Watch with whom they chat
Children browsing the internet. Photo: K.R. Deepak
Internet has become the defrauder's haven. There are virtually no barriers and no fear of opprobrium to anything that happens on the net. There is absolutely no difference between the good, the bad and the ugly.
It is a surreal world where you can reach any home and any mind really fast any time. Children are the most vulnerable to net criminals. Not just because they have no experience, but because they have no fear!
Plenty of horror stories stride the web and many of them are staged in India. A child constantly bumps into hate groups, perverts, paedophiles and scamsters in cyberville. Remember those that taught kids in the US to make bombs on the net? The macabre massacre of 13 students by adolescents in a US school sent shock waves world over. The children were addicted to Internet and frequenting the sites of weapons and terrorist groups. For them "killing" became an exciting word.
We need to take immediate action and protect our children from such quagmires of hatred. While surfing the net your child may accidentally enter alien hands through the most innocuous looking sites. A local school history teacher narrated an incident of having told her students to do a project on 'President of America', and many of her students clicked on whitehouse.com for relevant details. Imagine their shock when the site turned out to be America's most notorious porn site!
This could happen to any of us. None can forbid surfing. A child could be racing through X-rate sites, and it is equally possible that he is downloading valuable information for a project. Here is where you come in as parents.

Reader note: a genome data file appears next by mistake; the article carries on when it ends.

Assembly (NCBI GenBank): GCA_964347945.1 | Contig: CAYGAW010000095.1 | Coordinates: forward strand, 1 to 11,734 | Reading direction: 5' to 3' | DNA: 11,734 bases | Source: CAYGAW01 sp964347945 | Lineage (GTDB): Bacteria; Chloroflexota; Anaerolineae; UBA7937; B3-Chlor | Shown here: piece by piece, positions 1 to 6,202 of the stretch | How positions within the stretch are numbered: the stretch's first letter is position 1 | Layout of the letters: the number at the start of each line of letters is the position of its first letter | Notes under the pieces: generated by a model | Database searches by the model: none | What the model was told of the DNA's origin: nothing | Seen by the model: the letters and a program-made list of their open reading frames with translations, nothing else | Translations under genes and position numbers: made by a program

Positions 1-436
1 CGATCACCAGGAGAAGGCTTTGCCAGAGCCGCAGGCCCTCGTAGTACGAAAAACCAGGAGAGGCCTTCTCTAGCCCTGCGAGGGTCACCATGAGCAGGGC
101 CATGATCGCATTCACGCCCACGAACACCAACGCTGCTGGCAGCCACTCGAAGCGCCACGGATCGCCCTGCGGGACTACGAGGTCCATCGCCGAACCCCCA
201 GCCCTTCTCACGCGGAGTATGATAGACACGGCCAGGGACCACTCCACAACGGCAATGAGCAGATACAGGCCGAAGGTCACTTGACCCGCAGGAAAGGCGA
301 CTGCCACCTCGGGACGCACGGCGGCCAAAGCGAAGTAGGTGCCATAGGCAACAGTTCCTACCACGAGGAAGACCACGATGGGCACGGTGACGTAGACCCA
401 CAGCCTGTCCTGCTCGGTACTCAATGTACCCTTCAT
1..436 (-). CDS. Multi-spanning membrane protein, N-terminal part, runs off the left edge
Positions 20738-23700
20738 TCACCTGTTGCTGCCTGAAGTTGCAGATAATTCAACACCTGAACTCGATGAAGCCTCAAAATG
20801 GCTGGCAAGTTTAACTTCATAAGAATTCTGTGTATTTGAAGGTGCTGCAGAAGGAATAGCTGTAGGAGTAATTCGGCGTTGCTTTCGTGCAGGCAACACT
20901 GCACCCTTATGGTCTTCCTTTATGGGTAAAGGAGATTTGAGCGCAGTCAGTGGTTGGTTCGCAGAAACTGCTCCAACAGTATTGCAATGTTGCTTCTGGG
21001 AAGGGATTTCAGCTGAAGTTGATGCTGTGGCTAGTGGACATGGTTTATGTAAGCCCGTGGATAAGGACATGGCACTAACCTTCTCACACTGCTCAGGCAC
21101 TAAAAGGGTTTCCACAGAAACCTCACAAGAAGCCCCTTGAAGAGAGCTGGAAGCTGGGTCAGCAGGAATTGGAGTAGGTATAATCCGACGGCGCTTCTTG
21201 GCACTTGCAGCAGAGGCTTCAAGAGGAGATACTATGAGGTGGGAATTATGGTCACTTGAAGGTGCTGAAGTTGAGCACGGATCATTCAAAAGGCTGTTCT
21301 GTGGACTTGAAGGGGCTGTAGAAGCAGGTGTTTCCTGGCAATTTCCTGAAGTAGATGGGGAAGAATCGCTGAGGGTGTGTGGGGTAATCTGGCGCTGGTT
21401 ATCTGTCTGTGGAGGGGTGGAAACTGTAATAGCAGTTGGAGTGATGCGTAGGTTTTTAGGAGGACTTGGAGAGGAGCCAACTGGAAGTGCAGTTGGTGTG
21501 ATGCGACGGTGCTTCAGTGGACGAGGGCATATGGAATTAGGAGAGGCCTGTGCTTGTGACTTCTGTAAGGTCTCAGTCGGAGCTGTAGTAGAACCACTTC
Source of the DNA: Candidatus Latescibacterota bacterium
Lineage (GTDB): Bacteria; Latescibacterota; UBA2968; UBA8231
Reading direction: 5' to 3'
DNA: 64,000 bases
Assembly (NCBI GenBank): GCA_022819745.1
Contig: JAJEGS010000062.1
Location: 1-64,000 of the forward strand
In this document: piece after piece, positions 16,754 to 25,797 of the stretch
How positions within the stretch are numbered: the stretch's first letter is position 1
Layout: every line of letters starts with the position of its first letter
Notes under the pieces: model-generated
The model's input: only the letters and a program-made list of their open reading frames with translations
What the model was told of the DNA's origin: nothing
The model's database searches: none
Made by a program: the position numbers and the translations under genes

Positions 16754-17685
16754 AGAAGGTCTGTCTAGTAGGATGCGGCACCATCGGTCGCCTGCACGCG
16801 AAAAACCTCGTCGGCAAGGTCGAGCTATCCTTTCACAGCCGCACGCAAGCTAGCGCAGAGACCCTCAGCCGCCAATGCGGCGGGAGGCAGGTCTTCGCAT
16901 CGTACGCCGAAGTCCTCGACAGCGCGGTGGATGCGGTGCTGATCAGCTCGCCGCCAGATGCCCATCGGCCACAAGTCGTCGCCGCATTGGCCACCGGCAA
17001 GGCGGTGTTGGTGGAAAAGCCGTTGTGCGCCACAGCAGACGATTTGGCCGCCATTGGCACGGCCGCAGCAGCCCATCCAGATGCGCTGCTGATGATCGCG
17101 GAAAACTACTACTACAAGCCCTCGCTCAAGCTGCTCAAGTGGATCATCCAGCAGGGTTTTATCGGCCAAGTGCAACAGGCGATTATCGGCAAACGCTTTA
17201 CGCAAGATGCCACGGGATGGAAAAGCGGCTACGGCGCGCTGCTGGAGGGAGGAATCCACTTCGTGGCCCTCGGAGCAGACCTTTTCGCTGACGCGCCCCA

Remember, the new age children are smarter than you and no ban on surfing will deter them. There is no substitute for parental supervision.
Also logically argue with the child, with solid points. "It is not a matter of trusting you; it is because we love you" could be a good approach. Don't bask in words alone; remember a child can easily be tempted into disregarding your pleas; and let's not forget the aphorism about the forbidden fruit.
The middle path of supervision, combined with a screening of the software, is the best method. This allows parents to view the records of their child's activities on the net. It is good to instruct your child never to give out the full name, telephone number and e-mail address to strangers. What comes into your system is not as big a problem compared with what goes out.
The irony is that the Internet is one of the most startling inventions of modern times. Most of it is beneficial, fun and educative. Most material is also not harmful to children.
But parents must get more actively involved with theirs child's on-line experience. Place the computer in a more public place like the family room. Set time-limits for net use. Know as much about the technology as your child does.
Computer games are aplenty on the net's games sites. Many are genuine and some are not. A child who logs in here could be a recruited victim. The cyber criminal may offer free games and want to meet the child on this pretext. An innocent games freak is thus trapped. Worse, there are very few chances of detection. Internet is the harbour for illicit material that can be distributed en masse and across the frontiers by a click. Anyone can pose as anyone else on the net.
With the advent of the technological era, the responsibilities and pressures on parents have become much more. It is no longer an academic debate whether Internet is a boon or a bane. We, as parents, have to balance these two aspects in the interest of our children's future.
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